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Why did Tyler Clementi die?

By Pam Spaulding, Special to CNN
  • Pam Spaulding asks did Rutger's student Clementi kill himself in humiliation over videos?
  • She says many LGBT kids harassed
  • She says parents and other adults must be accountable for tolerating anti-gay behavior
  • Spaulding: As with Shirvell case in Michigan, even adults can bully, send wrong message

Editor's note: Pam Spaulding is the founder of the political blog She was named one of Huffington Post's Ultimate Game Changers in Politics, received the Women's Media Center Award for Online Journalism, and was named one of the OUT 100 for 2009. This year Spaulding also landed on Politics Daily's Top 25 Progressive Twitterers list, as well as ranking in the Top 50 Women's Blogs by The Access Blog Influence Engine.

Durham, North Carolina (CNN) -- What made Rutgers University freshman Tyler Clementi jump off of a bridge to his death?

Was it to escape utter panic and humiliation after his roommate, Dharun Ravi, 18, allegedly set up spy cameras in his dorm room, went to fellow freshman Molly Wei's room and fired up the livestream recording of Clementi making out with another young man, as the Middlesex County prosecutor has charged?

The video was distributed over the social networking site Twitter. A life destroyed after a "prank" that seemed to be seething with homophobia.

Tyler Clementi's story may be high-profile because of the circumstances of the alleged bullying, but the fate of this young man is not a solitary incident. This parents' nightmare is repeated around the country as our society grapples with Lesbian, Gay, Bisexual, Transgender (LGBT) youth coming out at earlier ages -- and being visible from grade school to college.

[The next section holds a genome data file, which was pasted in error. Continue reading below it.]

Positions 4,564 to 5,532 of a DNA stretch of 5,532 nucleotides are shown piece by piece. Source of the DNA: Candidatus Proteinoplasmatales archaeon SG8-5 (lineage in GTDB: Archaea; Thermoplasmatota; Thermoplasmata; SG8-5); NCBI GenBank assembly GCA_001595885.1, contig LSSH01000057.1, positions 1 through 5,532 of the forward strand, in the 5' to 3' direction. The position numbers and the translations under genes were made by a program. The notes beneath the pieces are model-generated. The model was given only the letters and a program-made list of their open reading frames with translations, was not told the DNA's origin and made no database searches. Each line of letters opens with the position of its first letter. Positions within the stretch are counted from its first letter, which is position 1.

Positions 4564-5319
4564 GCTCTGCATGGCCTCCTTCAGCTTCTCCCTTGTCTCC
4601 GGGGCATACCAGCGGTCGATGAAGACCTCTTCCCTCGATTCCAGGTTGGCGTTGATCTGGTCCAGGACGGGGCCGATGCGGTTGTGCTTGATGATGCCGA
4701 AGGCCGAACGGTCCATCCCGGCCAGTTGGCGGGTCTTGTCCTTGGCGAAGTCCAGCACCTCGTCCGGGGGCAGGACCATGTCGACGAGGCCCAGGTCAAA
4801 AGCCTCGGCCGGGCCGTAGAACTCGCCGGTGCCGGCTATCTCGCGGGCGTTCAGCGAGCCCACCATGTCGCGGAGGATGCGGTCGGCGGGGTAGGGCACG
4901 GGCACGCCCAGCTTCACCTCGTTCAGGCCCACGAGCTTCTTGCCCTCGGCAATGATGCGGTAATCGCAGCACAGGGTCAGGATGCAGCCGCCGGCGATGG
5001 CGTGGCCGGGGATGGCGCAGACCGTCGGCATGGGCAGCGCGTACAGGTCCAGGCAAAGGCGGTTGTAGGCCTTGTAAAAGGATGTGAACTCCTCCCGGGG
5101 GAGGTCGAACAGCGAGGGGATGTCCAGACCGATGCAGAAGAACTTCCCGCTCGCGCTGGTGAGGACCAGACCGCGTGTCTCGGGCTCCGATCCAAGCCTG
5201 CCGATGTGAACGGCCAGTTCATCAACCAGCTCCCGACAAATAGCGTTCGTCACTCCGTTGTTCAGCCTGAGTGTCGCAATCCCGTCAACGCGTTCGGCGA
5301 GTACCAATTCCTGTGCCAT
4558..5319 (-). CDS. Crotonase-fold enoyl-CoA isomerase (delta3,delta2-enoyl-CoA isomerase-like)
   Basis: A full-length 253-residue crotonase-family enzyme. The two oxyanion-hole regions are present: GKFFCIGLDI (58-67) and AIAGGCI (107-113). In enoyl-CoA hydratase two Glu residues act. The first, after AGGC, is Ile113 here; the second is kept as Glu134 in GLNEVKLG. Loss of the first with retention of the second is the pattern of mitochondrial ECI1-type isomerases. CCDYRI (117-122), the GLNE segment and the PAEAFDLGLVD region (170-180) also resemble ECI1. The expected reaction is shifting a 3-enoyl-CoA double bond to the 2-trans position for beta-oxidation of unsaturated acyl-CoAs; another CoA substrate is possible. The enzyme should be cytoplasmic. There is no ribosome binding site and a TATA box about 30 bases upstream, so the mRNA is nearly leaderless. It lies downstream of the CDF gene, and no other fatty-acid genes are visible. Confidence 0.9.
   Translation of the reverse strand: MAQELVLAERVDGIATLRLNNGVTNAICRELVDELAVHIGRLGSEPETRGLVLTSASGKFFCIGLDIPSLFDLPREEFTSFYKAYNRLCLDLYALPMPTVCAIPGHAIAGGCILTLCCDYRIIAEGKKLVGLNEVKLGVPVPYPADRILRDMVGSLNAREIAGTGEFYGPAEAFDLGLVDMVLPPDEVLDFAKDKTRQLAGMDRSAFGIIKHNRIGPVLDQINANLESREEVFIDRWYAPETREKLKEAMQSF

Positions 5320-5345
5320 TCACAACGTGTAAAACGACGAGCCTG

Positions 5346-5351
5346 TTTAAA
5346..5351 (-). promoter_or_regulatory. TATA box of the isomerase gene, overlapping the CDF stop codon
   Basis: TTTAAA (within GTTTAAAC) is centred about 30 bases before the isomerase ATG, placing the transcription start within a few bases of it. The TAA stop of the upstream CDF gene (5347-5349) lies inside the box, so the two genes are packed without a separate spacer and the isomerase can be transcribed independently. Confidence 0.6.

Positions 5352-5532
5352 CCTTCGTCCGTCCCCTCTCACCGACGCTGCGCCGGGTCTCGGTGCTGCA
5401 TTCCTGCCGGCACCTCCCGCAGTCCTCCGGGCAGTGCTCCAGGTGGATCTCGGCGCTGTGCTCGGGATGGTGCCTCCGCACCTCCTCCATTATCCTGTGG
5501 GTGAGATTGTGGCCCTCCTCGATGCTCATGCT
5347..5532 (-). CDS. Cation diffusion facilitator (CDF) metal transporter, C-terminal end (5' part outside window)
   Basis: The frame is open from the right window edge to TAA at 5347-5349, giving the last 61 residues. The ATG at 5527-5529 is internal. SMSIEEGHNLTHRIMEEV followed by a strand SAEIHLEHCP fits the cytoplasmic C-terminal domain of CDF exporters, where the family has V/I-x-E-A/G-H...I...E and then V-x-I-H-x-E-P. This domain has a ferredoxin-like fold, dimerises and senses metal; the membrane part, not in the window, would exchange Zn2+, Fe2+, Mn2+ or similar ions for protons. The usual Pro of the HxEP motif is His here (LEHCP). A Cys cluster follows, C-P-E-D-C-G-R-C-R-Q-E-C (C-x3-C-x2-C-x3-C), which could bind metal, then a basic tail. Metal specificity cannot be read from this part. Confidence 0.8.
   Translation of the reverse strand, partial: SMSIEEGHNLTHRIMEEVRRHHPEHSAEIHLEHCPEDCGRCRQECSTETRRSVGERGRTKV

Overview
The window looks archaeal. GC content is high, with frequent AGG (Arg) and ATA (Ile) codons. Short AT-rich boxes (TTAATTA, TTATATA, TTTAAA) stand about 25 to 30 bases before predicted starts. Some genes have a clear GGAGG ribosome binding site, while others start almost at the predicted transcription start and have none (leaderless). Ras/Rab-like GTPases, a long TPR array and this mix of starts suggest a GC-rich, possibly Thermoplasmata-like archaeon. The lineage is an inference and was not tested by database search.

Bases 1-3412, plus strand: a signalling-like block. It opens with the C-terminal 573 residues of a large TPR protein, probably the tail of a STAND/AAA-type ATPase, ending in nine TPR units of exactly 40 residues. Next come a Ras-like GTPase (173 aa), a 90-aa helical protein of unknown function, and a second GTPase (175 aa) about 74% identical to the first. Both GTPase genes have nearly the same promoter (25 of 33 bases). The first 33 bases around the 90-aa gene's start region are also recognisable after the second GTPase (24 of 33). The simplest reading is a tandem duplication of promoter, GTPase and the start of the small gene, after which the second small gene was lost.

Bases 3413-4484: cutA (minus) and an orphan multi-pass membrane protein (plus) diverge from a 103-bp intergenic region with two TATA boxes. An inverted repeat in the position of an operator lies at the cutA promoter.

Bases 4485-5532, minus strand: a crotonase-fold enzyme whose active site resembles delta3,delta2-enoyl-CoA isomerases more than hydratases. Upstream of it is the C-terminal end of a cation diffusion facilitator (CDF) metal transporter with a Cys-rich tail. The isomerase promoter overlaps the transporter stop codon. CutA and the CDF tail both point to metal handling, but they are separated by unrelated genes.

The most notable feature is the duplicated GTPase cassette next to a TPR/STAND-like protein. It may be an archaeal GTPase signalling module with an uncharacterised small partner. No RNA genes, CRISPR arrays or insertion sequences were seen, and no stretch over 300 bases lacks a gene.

Special Report: Stop Bullying

While they may find acceptance by loving parents and be encouraged by a culture increasingly embracing their identity, these young people find that "being themselves" is not always well-received by an important slice of their world -- school administrators, children who bully, and even teachers who subscribe to the "toughen up" philosophy. This world has not caught up, even as anti-bullying policies are being passed across the country.

Video: Student suicide after sex video
Video: Privacy invasion lead to death?
Video: Expert: Suicide linked to spying
Video: The internet and cyber bullying

In the coverage of this incident, I have seen discussion about the legal angles of prosecution, the psychological impact of the alleged heinous violation of privacy, but not enough about the festering social ill that brought us here. Who creates the bully? Who is accountable?

These behaviors start young, and whether they're manifested in homophobia, as they seem to be in this case, or in teasing others because of their faith, clothing, race or weight, we need to ask: Where do the parents and other influential adults in these bullies' lives fit in?

It's cold, this learned anti-social attitude towards being different and it has a striking impact on university campuses. Campus Pride, a nonprofit organization that engages student leaders and campus organizations to create safer, more LGBT-friendly colleges and universities, reissued its national report of findings on harassment at campuses, in light of Tyler Clementi's suicide.

It makes your heart sink:

-- Twenty-three percent of staff, faculty, and students who identified as lesbian, gay, bisexual or questioning (LGBQ) were more likely to experience harassment (defined as any conduct that interfered with the ability to work or learn) compared to heterosexuals. Eighty-three percent identified sexual identity as the basis of the harassment.